I decided to search through the Internet for the most popular batoning survival knives and from my search, I stumbled over the following: Fallkniven F1, Cold Steel SRK, KA- BAR Becker, ESEE-6 and Gerber LMFII knife. Reading the rave reviews of all the knives, they stated that they were good for batoning. All these knives were full tang- a must for batoning. They also had a considerable length of knife blade. I decided to try each of the survival knife to determine which was the best for a batoning task.
1. Fallkniven F1 survival knife
John, a user of this brand of Swedish knife says that he liked the blade for its long size, scaly handle for good grip and durability. “The designer of the fallkniven knife must have had a picture of the different situations when a good survival knife is needed” I found this brand of survival knife the best for batoning owing to its long, strong, full tang, steelblade. It is lightweight and has a scaly handle giving it a good grip. It also lasts for long owing to the stainless steel blade.
-11 inches knife with 6.3 inches blade.- Kranton handle with Zytel sheath.- Long and thick steel blade that will never rust.- Scaly grip on the handle for comfortability.- Strong and durable.- Full tang
Here's a video of the Fallkniven F1 survival knife for more information and review.
2. Cold Steel SRK Survival Knife
Jane a reviewer of the knife said, “The SRK which means Survival Response Knife is indeed a must-have for people who find themselves in tough disasters that would require a survival knife to mitigate”. She continued stating thatwhile other survival knives sellers concentrate on gimmicks and nonsensical adverts, the makers of this knife concentrated on the knife itself making it the best brand of product in the market. I rated it as the second best batoning knife.
- 6 inches blade.- Concealex sheath for protection.- Rough handle for good grip.- Steel blade that withstands all forms of pressure and torture while out there surviving.- Full tang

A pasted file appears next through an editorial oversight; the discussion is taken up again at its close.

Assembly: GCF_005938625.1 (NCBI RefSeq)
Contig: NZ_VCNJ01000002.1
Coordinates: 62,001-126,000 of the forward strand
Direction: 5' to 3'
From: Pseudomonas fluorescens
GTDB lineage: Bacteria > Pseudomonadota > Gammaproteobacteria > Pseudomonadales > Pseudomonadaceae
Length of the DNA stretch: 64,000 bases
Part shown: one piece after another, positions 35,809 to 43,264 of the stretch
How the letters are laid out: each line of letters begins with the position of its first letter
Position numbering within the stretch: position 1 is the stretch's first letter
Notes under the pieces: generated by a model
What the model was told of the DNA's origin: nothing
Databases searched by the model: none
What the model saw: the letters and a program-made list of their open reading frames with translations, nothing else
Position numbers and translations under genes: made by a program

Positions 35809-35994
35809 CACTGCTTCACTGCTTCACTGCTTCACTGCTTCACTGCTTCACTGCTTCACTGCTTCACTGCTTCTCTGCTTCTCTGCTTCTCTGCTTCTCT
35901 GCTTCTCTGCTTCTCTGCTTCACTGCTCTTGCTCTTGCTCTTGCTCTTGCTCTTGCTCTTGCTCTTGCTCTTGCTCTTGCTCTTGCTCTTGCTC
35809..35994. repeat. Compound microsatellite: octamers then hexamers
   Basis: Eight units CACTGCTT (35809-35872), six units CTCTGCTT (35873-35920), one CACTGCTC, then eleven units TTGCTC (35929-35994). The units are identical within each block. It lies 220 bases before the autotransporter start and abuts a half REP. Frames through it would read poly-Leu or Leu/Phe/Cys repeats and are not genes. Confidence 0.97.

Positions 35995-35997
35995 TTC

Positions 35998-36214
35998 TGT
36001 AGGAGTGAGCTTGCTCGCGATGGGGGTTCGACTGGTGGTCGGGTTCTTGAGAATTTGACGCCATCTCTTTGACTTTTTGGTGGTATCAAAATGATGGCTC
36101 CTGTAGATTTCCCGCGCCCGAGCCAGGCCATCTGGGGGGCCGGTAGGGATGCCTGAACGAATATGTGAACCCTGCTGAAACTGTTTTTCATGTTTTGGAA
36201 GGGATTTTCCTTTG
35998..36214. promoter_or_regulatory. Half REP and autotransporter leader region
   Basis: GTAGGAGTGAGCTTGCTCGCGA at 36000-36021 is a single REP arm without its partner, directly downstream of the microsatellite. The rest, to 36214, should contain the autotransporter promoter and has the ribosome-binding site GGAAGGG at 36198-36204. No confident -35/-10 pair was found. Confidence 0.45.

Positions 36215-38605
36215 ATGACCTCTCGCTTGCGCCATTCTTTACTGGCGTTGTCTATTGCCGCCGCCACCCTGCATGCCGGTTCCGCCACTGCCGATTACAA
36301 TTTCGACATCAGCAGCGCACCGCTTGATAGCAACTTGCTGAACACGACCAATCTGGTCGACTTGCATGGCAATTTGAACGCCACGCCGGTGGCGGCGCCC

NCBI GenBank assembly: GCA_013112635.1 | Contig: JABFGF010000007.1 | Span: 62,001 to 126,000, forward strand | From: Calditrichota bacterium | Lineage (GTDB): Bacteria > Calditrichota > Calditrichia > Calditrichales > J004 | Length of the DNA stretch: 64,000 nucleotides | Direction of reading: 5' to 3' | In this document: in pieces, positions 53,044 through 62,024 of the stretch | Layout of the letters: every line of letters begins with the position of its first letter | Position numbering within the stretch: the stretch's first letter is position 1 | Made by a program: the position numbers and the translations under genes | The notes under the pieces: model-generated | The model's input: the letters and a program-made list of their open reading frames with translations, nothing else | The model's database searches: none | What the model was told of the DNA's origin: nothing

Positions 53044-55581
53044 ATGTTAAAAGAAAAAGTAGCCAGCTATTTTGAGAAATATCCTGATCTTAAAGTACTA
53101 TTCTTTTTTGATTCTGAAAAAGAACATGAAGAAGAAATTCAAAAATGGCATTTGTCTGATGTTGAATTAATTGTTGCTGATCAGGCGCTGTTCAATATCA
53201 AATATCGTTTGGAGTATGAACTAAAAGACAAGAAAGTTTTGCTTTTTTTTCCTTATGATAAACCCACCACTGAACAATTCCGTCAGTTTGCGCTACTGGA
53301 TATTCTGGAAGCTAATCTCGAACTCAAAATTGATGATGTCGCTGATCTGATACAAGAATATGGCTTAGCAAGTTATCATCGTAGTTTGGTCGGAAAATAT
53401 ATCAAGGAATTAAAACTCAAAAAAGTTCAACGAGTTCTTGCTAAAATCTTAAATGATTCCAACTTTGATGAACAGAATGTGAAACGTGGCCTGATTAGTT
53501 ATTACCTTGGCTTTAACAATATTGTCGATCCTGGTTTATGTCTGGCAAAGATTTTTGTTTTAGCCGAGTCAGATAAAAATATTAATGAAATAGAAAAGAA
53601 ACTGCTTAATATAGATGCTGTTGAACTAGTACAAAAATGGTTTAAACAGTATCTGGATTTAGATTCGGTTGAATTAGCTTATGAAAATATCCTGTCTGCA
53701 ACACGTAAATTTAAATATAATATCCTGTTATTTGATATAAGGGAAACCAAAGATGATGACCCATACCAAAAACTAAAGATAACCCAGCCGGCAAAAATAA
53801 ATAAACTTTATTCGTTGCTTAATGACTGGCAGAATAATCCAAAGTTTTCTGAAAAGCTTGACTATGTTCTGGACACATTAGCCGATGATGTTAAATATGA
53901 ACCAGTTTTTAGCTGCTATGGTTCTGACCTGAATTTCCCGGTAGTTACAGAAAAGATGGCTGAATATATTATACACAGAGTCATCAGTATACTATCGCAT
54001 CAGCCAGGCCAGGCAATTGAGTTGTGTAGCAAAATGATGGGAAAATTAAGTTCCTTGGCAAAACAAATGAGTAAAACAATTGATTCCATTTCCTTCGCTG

3. KA-BAR Becker Companion knife
The knife has a smooth fixed handle which suited Ethan Becker, the person who made it for his cookery and outdoor hunting activities. It has a 1095 Cro-Van steel blade of 5.5 inches. It is one of the heaviest survival knives in the market but this can prove to be an advantage when doing labor-intensive jobs. It is a good batoning knife but for its heavy weight, I did not like it very much.
- 1095 Cro-Van strong steel blade.- 5.5 inches fixed blade.- Smooth handle for easy and comfortable grip.- Heavy weight.- Full tang
Here's a video of the KA-BAR Becker Companion knife for more information and review.
4. ESEE-6 Survival knife
Users of this brand have found it quite versatile for not only batoning but also hunting, skinning small game, carving wood and cracking wild nuts. It is 11.75 inches long with the longest knife blade. It has a smooth, curvaceous handle for a comfortable grip which I very much liked especially when batoning.
- 11.75 inches with a long blade ideal for batoning and cutting up pieces of wood.- Versatile.- Curvaceous, smooth grip for a better, comfortable handle.- Full tang
5.Gerber LMF II knife
I particularly liked this knife because of its multifunctionalities and would have easily picked it as the best were it not for the big price it sells at. If one needs a simple cheap knife for batoning, I wouldn’t advise them to go for it but if they were looking for a versatile survival knife, then it definitely is the knife to choose. It has a rather rough Kranton handle for a good grip. The 420HC stainless steel blade is resistant to rust and has a partial serration running up to 4.84 inches long. The serrated part can be used for cutting or sawing through surfaces. Its handle has a window breaker edge making it an ideal survival tool for both wild and urban survival travels.
- Rough Kranton handle for good grip.- 4.84 inches serration on blade adding its versatile functionality.- Window breaker edge on handle for urban survival.- 420 HC stainless steel blade making it rust resistant.- Strong, wide blade.- Full tang
Here's a video of the Gerber LMF II knife for more information and review.
*We wrote a dedicated post on Best Survival Knife - feel free to give it a read!